Susan is a spiritual director and has significant experience in giving retreats and other programs of spiritual formation as well as in offering individual spiritual direction. She is the author of Growing in Love and Wisdom: Tibetan Buddhist Sources for Christian Meditation (Oxford 2013) and of the blog, Creo en Dios! Prior to moving to Minneapolis in 2007, Susan was a member of the adjunct ministerial staff of St. Ignatius Retreat House in New York.
Susan shares her reflections on her journey with God on her blog, in podcasts and videos, in group talks and retreats, and in print and online articles.
Prayer, Almsgiving and Fasting
We are now in the season of Lent, that special time in the cycle of the church when we are invited to focus in a special way on our life with God – to see where we’ve been and to refocus our energies. It is an invitation to nurture our relationship with God and to deepen our appreciation for God’s enormous and unconditional love for us.
The traditional Lenten practices are prayer, almsgiving and fasting. These are not practices reserved for Lent; they all three are fundamental (and therefore year-round) aspects of the lives of all of us who call ourselves Christians. But we are invited during this time to be more intentional, and perhaps to step up our efforts in all three areas.
Almsgiving is not an optional activity. If you have any doubt about that, go back and re-read the judgment passage in the 25th Chapter of Matthew. Jesus is quite clear how the sheep and goat will be separated at the end of the day and it is all about “what you did for the least of these.”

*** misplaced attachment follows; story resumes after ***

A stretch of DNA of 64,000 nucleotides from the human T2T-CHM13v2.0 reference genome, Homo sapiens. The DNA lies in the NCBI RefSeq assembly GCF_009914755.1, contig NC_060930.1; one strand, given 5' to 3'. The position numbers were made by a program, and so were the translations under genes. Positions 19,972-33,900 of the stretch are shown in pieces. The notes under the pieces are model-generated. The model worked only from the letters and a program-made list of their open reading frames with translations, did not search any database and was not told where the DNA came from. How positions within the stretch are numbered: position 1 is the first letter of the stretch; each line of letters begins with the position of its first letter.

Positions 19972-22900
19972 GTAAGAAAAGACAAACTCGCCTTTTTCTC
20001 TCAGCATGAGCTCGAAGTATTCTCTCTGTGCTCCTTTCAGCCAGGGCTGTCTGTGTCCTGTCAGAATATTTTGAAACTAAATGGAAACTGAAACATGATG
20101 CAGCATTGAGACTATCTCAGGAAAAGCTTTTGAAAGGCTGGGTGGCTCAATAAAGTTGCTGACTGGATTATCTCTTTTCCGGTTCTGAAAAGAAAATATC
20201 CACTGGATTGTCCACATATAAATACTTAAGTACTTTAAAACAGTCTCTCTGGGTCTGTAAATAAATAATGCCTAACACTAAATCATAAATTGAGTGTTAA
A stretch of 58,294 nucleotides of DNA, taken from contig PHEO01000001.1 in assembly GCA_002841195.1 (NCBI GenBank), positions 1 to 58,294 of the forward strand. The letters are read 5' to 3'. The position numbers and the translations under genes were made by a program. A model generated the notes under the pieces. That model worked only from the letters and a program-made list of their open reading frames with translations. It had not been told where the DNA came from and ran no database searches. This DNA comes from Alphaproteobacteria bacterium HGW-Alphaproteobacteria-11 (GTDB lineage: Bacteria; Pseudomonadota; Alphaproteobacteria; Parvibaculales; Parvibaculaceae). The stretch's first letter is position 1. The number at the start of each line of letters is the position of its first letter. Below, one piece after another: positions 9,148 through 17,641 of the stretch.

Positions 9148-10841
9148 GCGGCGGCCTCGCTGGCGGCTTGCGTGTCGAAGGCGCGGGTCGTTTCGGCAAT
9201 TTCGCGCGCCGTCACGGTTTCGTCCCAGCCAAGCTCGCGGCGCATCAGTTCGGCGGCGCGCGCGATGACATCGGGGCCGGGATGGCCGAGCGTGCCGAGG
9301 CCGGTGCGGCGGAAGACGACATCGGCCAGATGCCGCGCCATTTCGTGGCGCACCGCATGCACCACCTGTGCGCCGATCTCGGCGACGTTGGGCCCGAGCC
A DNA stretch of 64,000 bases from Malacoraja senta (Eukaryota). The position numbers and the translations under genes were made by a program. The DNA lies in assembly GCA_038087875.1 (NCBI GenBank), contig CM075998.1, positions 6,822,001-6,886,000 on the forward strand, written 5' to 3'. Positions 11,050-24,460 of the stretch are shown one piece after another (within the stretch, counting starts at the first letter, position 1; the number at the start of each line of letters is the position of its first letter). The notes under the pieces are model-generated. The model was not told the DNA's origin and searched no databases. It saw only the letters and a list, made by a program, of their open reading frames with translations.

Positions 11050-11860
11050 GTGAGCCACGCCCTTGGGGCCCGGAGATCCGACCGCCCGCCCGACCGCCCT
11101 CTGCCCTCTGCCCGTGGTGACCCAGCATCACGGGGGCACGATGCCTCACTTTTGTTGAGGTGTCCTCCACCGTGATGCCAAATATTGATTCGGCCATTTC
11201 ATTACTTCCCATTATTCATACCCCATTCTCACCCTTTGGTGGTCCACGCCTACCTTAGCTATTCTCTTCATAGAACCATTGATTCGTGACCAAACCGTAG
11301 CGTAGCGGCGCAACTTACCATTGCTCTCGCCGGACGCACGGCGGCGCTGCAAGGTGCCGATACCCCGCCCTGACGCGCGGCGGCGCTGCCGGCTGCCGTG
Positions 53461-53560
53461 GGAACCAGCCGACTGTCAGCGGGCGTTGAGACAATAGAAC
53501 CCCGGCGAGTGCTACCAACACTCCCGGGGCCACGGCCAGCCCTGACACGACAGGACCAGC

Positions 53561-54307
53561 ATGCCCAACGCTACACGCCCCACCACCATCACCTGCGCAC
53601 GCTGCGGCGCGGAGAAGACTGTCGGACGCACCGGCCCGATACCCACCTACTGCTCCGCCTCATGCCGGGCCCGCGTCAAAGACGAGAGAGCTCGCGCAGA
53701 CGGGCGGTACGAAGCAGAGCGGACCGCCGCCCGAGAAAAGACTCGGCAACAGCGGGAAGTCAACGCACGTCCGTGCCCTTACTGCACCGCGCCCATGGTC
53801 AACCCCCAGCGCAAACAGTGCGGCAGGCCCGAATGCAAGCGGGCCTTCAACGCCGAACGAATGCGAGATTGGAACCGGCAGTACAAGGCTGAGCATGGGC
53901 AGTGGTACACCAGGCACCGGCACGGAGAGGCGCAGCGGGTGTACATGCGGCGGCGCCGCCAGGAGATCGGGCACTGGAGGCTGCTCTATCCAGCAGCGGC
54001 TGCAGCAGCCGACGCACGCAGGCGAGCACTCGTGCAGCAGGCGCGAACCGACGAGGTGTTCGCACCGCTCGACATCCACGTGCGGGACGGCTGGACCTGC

Fasting, other than as part of some crash diet, is not something all that consistent with our consumerist culture, which encourages us to always want and have more. For Christians, fasting is not only an act of solidarity of those without, but an important reminder that the source of our ultimate satisfaction is nothing we can find and accumulate here. You might think of what God is inviting you to fast from.
We hopefully need no reminder of the importance of prayer in our lives. We need time with God every day It is not enough to say “my work is my prayer” or “I recite some prayers while I’m driving in traffic.” Those are both terrific, but they don’t take away from our need for quiet, contemplative time with our God.
Prayer. Almsgiving. Fasting. Practices for every day.